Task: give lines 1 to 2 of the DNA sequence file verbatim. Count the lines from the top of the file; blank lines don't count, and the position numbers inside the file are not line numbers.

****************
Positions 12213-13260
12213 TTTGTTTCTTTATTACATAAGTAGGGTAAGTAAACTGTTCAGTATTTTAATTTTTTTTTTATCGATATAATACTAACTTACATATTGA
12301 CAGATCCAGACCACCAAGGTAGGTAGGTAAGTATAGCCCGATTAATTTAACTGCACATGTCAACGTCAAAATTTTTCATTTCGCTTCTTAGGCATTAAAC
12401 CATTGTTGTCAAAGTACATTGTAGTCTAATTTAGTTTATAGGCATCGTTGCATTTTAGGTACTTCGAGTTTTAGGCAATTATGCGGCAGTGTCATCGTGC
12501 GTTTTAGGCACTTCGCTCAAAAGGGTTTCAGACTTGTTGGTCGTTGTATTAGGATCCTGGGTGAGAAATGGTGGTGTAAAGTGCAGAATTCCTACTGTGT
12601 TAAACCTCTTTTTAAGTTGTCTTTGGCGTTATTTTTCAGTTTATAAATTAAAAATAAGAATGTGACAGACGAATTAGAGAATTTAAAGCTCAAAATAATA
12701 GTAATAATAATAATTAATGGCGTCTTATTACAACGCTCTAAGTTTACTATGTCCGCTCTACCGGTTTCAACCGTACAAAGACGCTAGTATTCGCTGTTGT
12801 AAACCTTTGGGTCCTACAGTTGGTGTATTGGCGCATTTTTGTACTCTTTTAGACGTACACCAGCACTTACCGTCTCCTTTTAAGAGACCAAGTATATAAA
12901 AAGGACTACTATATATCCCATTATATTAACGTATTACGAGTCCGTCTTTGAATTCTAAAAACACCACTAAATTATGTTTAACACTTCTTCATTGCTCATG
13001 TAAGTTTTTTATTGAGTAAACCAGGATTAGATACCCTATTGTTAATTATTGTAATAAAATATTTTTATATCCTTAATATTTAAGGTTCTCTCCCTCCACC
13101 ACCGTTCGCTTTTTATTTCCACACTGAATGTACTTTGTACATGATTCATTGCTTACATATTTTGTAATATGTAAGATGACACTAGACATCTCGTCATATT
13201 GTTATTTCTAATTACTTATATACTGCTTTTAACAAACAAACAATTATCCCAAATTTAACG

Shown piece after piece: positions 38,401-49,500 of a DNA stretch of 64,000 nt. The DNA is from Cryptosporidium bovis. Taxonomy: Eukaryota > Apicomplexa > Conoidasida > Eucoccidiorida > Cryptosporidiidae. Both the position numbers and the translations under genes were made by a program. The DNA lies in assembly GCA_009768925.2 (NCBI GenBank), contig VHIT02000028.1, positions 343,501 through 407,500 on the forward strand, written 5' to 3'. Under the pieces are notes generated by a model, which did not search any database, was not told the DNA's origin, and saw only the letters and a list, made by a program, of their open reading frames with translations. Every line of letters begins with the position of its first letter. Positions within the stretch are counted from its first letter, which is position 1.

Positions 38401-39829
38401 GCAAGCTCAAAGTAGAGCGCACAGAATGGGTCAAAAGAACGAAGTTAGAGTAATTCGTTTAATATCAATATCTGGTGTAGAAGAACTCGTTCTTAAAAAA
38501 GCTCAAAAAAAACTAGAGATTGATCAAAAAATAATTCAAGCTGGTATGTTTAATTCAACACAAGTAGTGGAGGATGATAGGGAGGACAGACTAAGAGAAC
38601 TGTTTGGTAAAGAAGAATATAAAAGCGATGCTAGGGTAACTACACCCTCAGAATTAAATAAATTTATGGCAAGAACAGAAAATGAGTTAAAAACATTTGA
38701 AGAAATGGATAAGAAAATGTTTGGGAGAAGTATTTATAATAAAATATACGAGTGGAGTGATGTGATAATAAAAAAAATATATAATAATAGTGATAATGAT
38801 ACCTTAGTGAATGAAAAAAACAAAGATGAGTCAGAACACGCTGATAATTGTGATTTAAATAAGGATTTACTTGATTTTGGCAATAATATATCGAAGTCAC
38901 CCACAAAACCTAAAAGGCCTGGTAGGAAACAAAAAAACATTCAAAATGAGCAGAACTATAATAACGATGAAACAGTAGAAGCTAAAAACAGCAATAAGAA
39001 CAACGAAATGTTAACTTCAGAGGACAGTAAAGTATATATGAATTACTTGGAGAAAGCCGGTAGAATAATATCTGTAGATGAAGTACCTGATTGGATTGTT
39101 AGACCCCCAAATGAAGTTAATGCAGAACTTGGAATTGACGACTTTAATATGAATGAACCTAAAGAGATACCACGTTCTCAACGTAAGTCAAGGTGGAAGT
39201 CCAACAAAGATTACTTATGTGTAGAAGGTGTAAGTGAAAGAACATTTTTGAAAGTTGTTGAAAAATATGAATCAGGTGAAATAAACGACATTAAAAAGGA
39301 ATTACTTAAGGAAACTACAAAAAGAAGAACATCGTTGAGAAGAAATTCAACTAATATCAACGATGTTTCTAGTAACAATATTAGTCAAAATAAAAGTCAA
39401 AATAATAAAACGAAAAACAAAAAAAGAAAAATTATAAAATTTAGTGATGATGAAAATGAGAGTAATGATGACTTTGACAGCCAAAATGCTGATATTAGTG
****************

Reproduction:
Positions 12213-13260
12213 TTTGTTTCTTTATTACATAAGTAGGGTAAGTAAACTGTTCAGTATTTTAATTTTTTTTTTATCGATATAATACTAACTTACATATTGA